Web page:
And what are we doing about it and who are the players?
That is a great question ,one that I don't know the answer.
"Recently workplace violence has gained recognition as a distinct category of violent crime that requires specific responses from employers,law enforcement, and the community according to the Department of Labor,Federal Bureau of Investigation( 2004)
How is this working? Who has seen any good effects from these people?
There was one person that seemed to listen to the Healthcare workers and it was Gov. Duvell Patrick The Governor in MA. in 2010 he made it a law ,,if a healthcare worker was assaulted it could result in a misdemeanor.
Since that time their has been Bills filed by Senators and Representatives at the State House to make it a felony instead of a misdemeanor for assaulting healthcare workers. They have never been passed.
WHY?
Again MA. has two bills sponsored by Senator Michael Brady Senate bill 838 and Representative Paul Tucker House bill 1578
 "An Act Strengthening the penalty for Assault or Assault and Battery on an Emergency Medical Technician, Ambulance Operator, Ambulance Attendant or Health care Provider."
 One solution could be that this law gets passed this time.To do this we need everyone that supports these bills to call their Senators and Representatives.
Can this Happen????
To all that read this Thank You
Sheila Wilson R.N.BSN MPH
Pres. stophealcareviolence
stophealthcareviolence .org
Author "The shocking reality of violence in healthcare and what we can do about it"


Tuesday, December 31, 2019

Another Life Lost; Enough

Beijing Dr Wen YANG’s death is another reminder of the healthcare violence global epidemic. Going forward, we ought to take action.


Guest post by Dr. Li Li, MD, MBA
Global Medical Lead, Cardiovascular, Bayer AG, Berlin, Germany

Dr. Wen YANG was a 51-year-old ER physician, a mother, a wife, a daughter, working in Beijing Civil Aviation Hospital. On 24th, December 2019, Tuesday, one week earlier, she lost her life. That day was Christmas Eve. 

Dr. Yang was stabbed by a patient’s relative at her night shift, suffered from serious wounds to her neck, no breaths or heartbeats at the scene. The tragedy was recorded by the surveillance camera, a few seconds of murder was terribly brutal and cruel.

As a human, I was shocked by what I saw from the footage, just as most of us were. Dr. Yang was a caring, young woman, she had the nerve to apply her 27 years’ medicine knowledge to patients. Her death is another tragic reminder that there have been increasing reports, yet still underreported, of verbal, physical and psychological violence happening in the past years, not just in China, but worldwide.

The doctors, nurses and the staff work in health care are trained to take care of the ill, the injured and the people who come for help...the health care workers do not agree to be attacked, insulted, or murdered. 

Working in the health care profession is not easy; to treat and to care for patients is very challenging, it takes a life-long commitment. The medicine does not always work, some diseases so far are still not curable, a group of patients sadly has to face death no matter how hard they have fought.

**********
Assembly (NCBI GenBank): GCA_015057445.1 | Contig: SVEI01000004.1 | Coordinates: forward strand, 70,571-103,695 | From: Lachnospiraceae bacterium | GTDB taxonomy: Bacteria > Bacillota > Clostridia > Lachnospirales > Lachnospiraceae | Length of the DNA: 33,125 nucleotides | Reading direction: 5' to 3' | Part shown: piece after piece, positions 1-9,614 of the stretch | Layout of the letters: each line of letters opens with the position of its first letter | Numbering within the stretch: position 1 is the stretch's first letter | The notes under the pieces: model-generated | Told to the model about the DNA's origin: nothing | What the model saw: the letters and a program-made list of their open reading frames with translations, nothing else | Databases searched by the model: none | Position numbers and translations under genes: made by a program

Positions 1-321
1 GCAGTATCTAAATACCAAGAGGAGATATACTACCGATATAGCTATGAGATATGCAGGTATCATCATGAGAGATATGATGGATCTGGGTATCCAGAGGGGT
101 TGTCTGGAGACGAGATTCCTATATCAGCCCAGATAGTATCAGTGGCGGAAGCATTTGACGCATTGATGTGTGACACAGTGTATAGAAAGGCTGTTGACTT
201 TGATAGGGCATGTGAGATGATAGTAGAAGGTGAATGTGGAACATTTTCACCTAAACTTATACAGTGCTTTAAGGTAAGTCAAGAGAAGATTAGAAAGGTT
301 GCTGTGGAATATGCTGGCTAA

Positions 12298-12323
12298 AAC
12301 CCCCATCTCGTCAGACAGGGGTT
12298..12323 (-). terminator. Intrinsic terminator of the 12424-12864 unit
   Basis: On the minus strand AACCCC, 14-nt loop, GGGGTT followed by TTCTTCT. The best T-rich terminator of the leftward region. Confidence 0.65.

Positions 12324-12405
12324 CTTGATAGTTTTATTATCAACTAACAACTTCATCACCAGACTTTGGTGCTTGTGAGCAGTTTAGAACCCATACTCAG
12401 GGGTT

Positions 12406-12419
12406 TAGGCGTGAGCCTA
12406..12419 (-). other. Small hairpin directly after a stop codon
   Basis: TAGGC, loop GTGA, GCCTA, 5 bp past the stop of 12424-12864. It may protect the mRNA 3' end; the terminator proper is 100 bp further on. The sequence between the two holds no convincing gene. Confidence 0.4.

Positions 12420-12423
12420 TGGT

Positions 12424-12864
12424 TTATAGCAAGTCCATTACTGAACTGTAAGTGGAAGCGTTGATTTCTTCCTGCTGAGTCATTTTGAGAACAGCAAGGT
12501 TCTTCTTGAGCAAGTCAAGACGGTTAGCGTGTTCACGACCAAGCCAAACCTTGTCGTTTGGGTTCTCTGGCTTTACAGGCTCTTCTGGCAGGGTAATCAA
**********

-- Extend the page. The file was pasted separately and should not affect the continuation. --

We all know the reasons causing healthcare violence epidemic are not straightforward, combating the violence goes a long way ahead, same in America. One piece of advice shared by Sheila Wilson, President of Stop-Healthcare-Violence in one of her publications, “combating Healthcare workplace violence,” she wrote, “it is my belief that underreporting is due to healthcare worker misconception of workplace violence.” (1)

Some healthcare workers get used to the verbal abuse or mild physical attacks, seeing them as part of their daily work, they felt upset or angry when the attacks happened. But the victims did not deem it necessary or important to file an incident report, or perhaps no one or no channel in the workplaces available was to assist those victims. On the other hand, the phenomenon of healthcare violence epidemic, if released to the general public, seems to undermine the image of the hospitals. (2) 

Sheila suggested, “With an advocate in place, there would be a non-administrative point-person designated to check in with the victim frequently, communicate with staff, conduct ongoing education and outreach, and foster a sense of security and right to safety for healthcare workers.” Then the first fundamental step is to ensure healthcare workers clearly being aware of the process of the incidence reporting, and the risk management system should be in place.

The doctors, nurses and the staff work in health care are trained to take care of the ill, the injured and the people who come for help. Sometimes they enjoy the extraordinary, wonderful moments when they witness their patients getting recovered. They are proud of themselves and their endeavors. The public media also extolls the pleasures of the medical achievement and disease cure by humans.

However not always it is perfect, and very uncommon for the general public to listen to health care workers complaining, about their frustration, tiredness, depression. Remember please, the health care workers do not agree to be attacked, insulted, or murdered. 

Another life was lost when she was taking care of others. Violence again wins. 
Enough.


References
1. Wilson S. Combating Healthcare Workplace Violence. 
Available from bestnursingdegree.com 

2. Arnetz JE, Hamblin L, Ager J, et al. Work, 2015, 51(1): 51-9. 
Available from ncbi.nlm.nih.gov


About the Author

Dr. Li Li